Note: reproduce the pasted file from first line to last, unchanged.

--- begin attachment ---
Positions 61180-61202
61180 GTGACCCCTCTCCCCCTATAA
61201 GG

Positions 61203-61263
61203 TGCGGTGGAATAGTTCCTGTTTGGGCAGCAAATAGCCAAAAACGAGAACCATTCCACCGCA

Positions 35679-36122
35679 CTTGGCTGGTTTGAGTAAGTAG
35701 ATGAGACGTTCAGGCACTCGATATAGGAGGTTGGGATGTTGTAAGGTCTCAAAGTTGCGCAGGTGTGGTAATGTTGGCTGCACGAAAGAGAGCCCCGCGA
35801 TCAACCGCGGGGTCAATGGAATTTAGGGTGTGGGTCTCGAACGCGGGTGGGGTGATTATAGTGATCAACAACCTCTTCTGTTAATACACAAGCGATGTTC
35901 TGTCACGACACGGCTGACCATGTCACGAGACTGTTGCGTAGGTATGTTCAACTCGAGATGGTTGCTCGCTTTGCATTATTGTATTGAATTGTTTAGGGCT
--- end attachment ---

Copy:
Positions 61180-61202
61180 GTGACCCCTCTCCCCCTATAA
61201 GG

Positions 61203-61263
61203 TGCGGTGGAATAGTTCCTGTTTGGGCAGCAAATAGCCAAAAACGAGAACCATTCCACCGCA

Positions 35679-36122
35679 CTTGGCTGGTTTGAGTAAGTAG
35701 ATGAGACGTTCAGGCACTCGATATAGGAGGTTGGGATGTTGTAAGGTCTCAAAGTTGCGCAGGTGTGGTAATGTTGGCTGCACGAAAGAGAGCCCCGCGA
35801 TCAACCGCGGGGTCAATGGAATTTAGGGTGTGGGTCTCGAACGCGGGTGGGGTGATTATAGTGATCAACAACCTCTTCTGTTAATACACAAGCGATGTTC
35901 TGTCACGACACGGCTGACCATGTCACGAGACTGTTGCGTAGGTATGTTCAACTCGAGATGGTTGCTCGCTTTGCATTATTGTATTGAATTGTTTAGGGCT